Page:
Then one of my friends on social media, of the pro-tomato ilk, challenges me on my attendance at such a march. Because I’m human, I throw rationality and impartiality to the wind and decide to defend the march in its entirety. I include something to the effect of, “If tomato farmers don’t want to be treated this way they should vie for a less offensive occupation.” I could have toed the line and said that I regretted the messaging at the march. I could have distanced myself from the egregious actions of the organizers. Instead I let fear of failure overtake me to the point of defending something I knew in my heart to be wrong.
This, of course, gets back to Tom. Maybe he sees a picture of me with my anti-tomato placard. Or maybe he silently reads my social media post. What will he do? He’ll stop coming to our weekly meal. He’ll intentionally disappear from my life. We will never have that golden moment of prayer. We’ll never get to look one another in the eye as we talk candidly about the Bible and tomatoes.
Which is greater for a pastor in a small neighborhood context like mine: taking a stand and losing interpersonal opportunities? Or being called a coward by ardent activists, all the while engaging people behind the scenes in a way that leads to prayer and conversation? I’ll take praying with the tomato farmer just about every day.
I do protest from time to time. Not in the marching format. Sometimes it’s from the pulpit. Sometimes it’s this blog. Sometimes I hold no capacity for self-control on a subject. Sometimes I’m quick to speak/write and slow to listen. Sometimes I do the very thing I do not want to do. However, sometimes it is wholly appropriate. When I judge it to be appropriate I take pains to be careful in my speech and writing . . . seeking to conform my activism to the mind of Christ. At least, that’s the goal.
I want you to know that I haven’t written this to shame protestors. I hope that every Christian will make decisions about how they engage in this era based upon a concern for Jesus and for human beings. I can respect people who take this approach, yet come to a different philosophy of engagement than my own. It does, however, worry me that so many have thrown in their allegiance to large issue-groups. It pains me to see the message of the group become wholly the philosophy of the individual. I worry that the group-think attitude of this moment is burying or distorting our sense of the ethics of Christ. That said, I actually happen to believe that God might just be using my approach and the protestor’s approach to do his work in the world. My reason for writing is to describe my own general method, because I think it is an method misunderstood by some and needlessly disrespected by others.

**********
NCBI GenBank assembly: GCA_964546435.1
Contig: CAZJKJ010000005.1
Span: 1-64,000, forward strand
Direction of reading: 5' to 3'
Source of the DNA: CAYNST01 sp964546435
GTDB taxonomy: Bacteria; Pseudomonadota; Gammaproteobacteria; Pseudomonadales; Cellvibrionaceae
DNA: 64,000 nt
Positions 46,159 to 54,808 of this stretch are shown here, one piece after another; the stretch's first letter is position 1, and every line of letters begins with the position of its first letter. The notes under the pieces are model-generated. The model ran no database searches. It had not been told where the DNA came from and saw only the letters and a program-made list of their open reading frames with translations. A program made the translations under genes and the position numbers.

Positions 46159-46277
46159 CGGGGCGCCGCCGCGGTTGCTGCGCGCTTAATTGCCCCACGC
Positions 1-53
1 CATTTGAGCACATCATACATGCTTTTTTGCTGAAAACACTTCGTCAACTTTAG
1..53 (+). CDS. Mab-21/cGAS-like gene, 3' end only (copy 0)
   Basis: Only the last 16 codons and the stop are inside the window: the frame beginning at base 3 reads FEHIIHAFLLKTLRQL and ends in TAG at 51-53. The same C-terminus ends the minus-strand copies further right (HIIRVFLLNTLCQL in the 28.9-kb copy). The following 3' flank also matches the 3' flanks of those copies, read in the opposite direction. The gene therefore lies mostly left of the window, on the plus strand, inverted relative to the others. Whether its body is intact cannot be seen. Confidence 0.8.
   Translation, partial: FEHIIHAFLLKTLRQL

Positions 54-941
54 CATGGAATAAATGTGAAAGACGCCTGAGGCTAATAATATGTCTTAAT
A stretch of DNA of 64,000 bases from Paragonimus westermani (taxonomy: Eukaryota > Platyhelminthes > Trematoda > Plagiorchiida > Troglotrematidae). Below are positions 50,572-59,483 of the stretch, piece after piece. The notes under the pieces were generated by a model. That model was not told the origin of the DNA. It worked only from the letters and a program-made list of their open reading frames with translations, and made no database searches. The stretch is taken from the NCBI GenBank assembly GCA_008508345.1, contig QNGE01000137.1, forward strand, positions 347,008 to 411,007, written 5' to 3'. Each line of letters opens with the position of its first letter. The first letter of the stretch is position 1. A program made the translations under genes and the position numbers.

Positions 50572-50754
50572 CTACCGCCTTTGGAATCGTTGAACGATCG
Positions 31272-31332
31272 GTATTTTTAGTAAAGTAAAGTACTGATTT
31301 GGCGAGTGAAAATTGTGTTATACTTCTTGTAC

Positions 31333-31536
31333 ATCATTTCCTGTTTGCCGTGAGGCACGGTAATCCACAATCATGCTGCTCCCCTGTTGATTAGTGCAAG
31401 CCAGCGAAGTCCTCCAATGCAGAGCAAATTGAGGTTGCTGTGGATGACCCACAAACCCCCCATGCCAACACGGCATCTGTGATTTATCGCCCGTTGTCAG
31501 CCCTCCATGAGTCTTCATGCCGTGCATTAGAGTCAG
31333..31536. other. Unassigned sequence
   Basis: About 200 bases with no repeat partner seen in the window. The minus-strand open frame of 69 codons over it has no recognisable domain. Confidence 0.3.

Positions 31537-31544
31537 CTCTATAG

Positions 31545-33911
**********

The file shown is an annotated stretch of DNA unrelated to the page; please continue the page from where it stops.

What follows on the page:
Activism is a bit of a tricky word. In some ways, believing in and trying to live the Gospel of Christ is an act of activism. It’s a choice to stand for something altogether different than the typical cultural streams. But in the vernacular, activism refers to public activity devoted to the tearing down or propping up of a particular cause. In that sense, neither myself nor my church fits the activist bill.
 And I do care about him. I’m not just in it to change his mind.
 Tom is entirely fictitious, but I can’t tell you how many times such conversations have unfolded in my office, a coffee shop, or a living room.
 When we attach ourselves to these movements we tend to give away control over the message we ourselves speak. Our own reputation kneels at the mercy of the movement’s marketing. I find that to be far too high a price.